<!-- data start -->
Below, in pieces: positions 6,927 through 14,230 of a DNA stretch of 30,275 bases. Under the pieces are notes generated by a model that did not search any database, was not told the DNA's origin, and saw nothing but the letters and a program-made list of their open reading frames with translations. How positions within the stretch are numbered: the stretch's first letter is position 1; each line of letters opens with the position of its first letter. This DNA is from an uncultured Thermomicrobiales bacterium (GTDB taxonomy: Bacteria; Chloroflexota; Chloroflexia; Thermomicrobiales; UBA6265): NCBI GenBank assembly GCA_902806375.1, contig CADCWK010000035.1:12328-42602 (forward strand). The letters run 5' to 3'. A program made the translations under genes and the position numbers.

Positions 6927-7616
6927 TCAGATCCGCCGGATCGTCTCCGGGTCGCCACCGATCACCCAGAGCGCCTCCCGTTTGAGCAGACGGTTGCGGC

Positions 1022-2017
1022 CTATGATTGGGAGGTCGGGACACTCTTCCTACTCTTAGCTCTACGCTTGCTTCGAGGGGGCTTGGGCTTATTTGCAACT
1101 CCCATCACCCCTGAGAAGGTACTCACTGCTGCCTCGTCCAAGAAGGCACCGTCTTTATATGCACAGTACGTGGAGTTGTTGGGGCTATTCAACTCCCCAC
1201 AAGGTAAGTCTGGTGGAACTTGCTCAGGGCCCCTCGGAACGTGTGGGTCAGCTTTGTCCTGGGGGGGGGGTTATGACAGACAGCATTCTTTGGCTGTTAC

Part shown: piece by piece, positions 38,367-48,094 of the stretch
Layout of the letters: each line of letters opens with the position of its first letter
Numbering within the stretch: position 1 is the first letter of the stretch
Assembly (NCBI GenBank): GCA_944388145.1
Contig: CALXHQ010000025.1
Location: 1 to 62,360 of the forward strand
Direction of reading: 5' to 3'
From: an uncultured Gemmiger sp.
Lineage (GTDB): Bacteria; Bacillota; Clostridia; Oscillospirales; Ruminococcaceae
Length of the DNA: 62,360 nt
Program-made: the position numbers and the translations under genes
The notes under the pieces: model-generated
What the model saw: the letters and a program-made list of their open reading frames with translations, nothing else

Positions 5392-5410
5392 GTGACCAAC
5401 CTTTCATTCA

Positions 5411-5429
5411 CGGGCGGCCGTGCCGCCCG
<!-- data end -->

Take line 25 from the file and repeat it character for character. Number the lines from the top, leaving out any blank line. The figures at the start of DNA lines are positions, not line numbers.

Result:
5411 CGGGCGGCCGTGCCGCCCG